Shallow Breathing is Dangerous to our Health!
Anyone who has been in one of my classes or retreats will know that I placed a huge amount of emphasis on full yogic breathing. I talk frequently about the importance of breath control in our asanas, and our ability to really connect to this life giving energy. But why?
Research is showing that breathing techniques used in yoga have positive associations with many measures of physical and psychological health.
For example, reduced inflammation, reduced measures of high blood pressure, reduced reports of both anxiety and depression, as well as improved heart rate variability. Good heart rate variability (HRV) is one indicator of healthy cardiovascular and nervous system function.
So why do yogic breathing practices have these benefits?
What is the mechanism that is happening in the body/mind? Studies looking specifically at one hypothesis for why yogic breathing might improve HRV. One hypothesis is that a part of the mechanism by which yogic breathing improves HRV, involves the influence of these breathing practices on the vagus nerve. The vagus nerve is an important part of the parasympathetic nervous system and a key for keeping the nervous system in balance between activity and rest.
The research team conducting this research review on contemplative activities including yoga, observed that one thing almost all contemplative practices have in common is attention to breathing. They developed a model based on the compilation of other studies, which observed that regulation of breathing in a particular way stimulates the vagus nerve. The stimulation of the vagus nerve is part of what helps our body maintain a healthy balance in activity between the sympathetic and parasympathetic aspects of our nervous system.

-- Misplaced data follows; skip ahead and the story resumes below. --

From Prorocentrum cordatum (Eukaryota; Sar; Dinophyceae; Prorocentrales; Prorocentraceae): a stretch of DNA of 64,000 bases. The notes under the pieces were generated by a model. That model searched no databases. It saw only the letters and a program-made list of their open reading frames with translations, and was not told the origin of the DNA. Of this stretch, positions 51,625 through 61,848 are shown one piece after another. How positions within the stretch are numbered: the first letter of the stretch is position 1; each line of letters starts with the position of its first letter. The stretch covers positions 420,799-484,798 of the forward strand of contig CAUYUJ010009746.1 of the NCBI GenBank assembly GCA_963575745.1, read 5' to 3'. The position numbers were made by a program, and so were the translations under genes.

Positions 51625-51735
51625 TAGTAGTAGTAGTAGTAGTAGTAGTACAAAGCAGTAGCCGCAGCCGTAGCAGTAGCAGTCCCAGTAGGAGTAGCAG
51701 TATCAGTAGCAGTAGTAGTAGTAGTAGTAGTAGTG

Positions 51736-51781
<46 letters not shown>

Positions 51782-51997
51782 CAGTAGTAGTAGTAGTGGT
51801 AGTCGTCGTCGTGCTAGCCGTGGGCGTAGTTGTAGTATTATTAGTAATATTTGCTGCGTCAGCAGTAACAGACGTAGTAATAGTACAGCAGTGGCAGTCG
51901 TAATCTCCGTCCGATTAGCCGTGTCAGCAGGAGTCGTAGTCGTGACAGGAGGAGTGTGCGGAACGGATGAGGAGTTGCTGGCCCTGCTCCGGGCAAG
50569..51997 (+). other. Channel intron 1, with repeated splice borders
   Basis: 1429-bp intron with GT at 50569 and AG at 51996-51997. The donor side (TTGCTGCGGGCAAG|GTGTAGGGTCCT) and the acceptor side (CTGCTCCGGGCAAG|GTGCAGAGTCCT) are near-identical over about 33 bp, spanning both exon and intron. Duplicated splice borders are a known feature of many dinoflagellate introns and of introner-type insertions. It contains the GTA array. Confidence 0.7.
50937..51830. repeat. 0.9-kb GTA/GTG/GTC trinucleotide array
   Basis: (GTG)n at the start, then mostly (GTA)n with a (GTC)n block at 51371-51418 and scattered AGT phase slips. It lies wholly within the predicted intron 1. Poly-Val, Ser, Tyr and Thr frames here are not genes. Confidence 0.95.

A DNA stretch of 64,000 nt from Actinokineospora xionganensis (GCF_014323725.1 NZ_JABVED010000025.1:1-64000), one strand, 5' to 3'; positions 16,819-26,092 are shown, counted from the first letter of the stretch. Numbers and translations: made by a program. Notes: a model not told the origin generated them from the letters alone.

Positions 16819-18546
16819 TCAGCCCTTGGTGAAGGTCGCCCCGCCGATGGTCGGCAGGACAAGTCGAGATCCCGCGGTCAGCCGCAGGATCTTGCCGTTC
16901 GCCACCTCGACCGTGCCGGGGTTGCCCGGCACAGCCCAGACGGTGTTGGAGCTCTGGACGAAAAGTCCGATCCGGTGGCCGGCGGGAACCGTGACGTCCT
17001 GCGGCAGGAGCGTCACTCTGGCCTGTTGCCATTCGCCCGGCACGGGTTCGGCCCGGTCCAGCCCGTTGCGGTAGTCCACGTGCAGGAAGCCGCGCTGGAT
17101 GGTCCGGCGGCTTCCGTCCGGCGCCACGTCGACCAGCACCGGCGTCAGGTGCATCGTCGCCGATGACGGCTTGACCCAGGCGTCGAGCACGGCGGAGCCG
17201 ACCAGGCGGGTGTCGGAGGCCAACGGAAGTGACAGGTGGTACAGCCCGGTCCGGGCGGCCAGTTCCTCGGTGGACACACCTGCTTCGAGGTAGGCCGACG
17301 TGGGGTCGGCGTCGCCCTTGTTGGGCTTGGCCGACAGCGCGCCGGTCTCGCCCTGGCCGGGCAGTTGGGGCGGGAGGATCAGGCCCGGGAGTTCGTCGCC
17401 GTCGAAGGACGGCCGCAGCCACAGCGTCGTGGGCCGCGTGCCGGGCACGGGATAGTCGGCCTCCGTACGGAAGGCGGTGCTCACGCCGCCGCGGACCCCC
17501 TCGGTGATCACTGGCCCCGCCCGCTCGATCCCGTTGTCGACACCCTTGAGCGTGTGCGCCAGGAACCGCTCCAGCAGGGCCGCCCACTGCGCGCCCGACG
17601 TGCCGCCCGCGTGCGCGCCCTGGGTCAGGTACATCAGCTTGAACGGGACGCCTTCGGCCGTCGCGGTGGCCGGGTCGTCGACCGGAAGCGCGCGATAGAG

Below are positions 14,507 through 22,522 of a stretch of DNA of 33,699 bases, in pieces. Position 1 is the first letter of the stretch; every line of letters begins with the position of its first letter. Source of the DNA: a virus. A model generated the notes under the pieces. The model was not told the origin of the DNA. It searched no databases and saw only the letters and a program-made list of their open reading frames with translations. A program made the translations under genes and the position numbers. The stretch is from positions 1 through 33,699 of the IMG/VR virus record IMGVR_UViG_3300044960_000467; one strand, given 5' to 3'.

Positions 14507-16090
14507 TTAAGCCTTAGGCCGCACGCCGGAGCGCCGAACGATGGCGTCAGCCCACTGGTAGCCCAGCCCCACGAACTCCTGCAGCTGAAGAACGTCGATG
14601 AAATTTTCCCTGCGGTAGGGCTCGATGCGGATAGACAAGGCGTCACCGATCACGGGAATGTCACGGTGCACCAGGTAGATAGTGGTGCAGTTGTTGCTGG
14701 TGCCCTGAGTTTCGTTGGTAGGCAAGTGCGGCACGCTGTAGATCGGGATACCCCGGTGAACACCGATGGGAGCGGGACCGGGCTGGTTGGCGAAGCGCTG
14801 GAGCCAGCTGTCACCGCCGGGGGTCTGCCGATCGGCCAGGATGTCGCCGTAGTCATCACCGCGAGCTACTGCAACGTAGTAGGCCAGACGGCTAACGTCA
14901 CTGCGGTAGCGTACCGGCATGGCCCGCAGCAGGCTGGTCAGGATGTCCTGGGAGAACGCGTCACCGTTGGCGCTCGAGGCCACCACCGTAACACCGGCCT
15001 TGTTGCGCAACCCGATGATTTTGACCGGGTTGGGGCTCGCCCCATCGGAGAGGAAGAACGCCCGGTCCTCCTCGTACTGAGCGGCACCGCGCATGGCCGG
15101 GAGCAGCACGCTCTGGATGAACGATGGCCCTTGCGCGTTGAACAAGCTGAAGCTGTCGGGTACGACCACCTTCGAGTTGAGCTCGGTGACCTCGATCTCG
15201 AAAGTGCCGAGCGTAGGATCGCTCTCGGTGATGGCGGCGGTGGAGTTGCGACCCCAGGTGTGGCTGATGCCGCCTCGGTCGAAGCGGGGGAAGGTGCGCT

The authors summarize research which suggests that by slowing and intentionally controlling our breathing we stimulate the vagus nerve, which in turn produces a whole cascade of the positive physical, mental, and emotional effects that we associate with yoga. Positive effects of vagus nerve stimulation included: increased heart rate variability; improved immune system function; reduced heart rate; and reduced blood pressure. The research also indicates that these positive effects are not just short-term, but are maintained to some degree over time.
Why is this so relevant to yoga practitioners?
The research summarized by stating that there is a scientific basis for describing yoga as first and foremost a breathing practice. They are suggesting that, while there are also health and wellness benefits to the postures themselves, breathing in the postures in a slow, even way, or with slightly longer exhales, is one mechanism behind why we experience the particular benefits that we do.
Photo courtesy of David Keil Yoga Anatomy